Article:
Camp Baker, Lower Potomac, Ma., March 10, 1862. GENERAL: I have nothing important to add to the advices sent you yesterday concerning the abandonment by the enemy of their positions in my front along the shores of the river. Everything left behind indicates that they left hastily and in great confusion. All the guns in the Cockpit Point battery were left mounted on their carriages and in good condition, except the guns being spiked. An effort was made to burn the carriages of most of the guns at Shipping Point, which the rebels succeeded in accomplishing in the majority of cases.' The large English rifled piece, 98-pounder, remains on its carriage, uninjured. Most of the magazines were blown up and great quantities of clothing and subsistence stores destroyed. I have sent 1,000 men across the river to tumble the ordyance over the bluff banks on which the greater part of their batteries stand, in order that they may be more easily removed to such points as may hereafter be determined on. It is reported that the rebels took little or nothing with them in their retreat. Their roads appear to have been worse than ours, and their teams utterly worthless, from overwork and little or no feed.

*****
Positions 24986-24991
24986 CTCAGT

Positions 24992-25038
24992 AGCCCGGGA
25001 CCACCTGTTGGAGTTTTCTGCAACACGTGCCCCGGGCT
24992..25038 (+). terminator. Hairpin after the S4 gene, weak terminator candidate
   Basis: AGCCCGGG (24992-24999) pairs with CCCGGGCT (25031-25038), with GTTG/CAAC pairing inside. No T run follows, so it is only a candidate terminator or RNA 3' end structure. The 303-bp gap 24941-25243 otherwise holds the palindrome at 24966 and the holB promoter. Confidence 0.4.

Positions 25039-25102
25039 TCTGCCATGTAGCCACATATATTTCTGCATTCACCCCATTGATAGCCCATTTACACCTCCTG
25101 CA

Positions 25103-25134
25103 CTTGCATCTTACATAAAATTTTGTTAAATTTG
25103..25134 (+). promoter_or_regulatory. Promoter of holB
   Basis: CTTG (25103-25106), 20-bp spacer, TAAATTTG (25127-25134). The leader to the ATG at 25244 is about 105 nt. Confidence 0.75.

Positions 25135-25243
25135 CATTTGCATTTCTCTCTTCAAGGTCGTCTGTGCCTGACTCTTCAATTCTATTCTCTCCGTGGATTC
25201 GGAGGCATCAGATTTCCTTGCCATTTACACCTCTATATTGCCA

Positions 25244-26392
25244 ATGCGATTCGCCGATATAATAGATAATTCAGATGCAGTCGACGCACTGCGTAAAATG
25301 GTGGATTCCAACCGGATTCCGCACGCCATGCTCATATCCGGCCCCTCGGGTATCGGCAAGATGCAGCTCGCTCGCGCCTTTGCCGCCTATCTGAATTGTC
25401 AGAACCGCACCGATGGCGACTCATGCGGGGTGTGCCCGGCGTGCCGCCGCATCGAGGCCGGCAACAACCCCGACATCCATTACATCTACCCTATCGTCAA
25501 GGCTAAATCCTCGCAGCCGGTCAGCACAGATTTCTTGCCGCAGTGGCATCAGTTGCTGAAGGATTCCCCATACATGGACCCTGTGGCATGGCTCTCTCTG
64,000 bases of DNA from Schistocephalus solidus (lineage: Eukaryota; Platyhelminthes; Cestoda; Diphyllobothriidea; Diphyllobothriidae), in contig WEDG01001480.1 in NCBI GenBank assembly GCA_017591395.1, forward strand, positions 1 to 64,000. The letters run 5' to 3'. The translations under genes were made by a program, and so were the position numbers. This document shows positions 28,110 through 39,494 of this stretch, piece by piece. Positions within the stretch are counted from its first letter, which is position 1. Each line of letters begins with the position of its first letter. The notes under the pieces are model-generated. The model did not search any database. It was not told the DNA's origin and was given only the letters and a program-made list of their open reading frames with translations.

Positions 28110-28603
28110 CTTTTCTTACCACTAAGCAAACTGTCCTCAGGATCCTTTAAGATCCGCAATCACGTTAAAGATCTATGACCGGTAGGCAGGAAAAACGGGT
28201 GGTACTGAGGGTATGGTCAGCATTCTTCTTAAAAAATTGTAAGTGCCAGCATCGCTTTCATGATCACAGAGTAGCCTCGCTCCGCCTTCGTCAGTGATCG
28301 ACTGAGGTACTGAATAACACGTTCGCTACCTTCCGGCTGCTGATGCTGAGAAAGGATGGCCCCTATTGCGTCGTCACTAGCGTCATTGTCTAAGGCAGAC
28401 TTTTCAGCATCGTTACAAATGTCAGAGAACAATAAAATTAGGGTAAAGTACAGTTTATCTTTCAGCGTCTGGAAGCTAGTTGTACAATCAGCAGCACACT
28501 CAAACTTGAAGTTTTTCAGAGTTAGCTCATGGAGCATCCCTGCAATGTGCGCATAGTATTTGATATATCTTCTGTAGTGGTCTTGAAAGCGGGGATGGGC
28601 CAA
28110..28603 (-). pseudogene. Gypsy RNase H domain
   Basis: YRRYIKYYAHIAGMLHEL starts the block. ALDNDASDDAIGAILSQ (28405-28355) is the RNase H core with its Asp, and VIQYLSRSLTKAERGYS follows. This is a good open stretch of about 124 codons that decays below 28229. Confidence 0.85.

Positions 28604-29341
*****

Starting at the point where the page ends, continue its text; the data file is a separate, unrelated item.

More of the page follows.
I feel very confident that the Merrimac wears no armor the bolts of the Whitworth will not penetrate. Evidences of their accuracy, length of range, and effect are to be seen all over the deserted camps of the enemy. Two shots were fired at a house standing nearly half a mile in rear of the Shipping Point battery and in the center of one of their camps, both of which struck it about 4 feet from the ground and within 2 or 3 feet of each other. One of these shot was found on the mantel-piece, labeled “Fired by the Yankees February 27, 1862.” Very respectfully, your obedient servant,


Brigadier General, Commanding Division. Brig. Gen. S. WILLIAMS,

Adjutant. General, Army of the Potomac.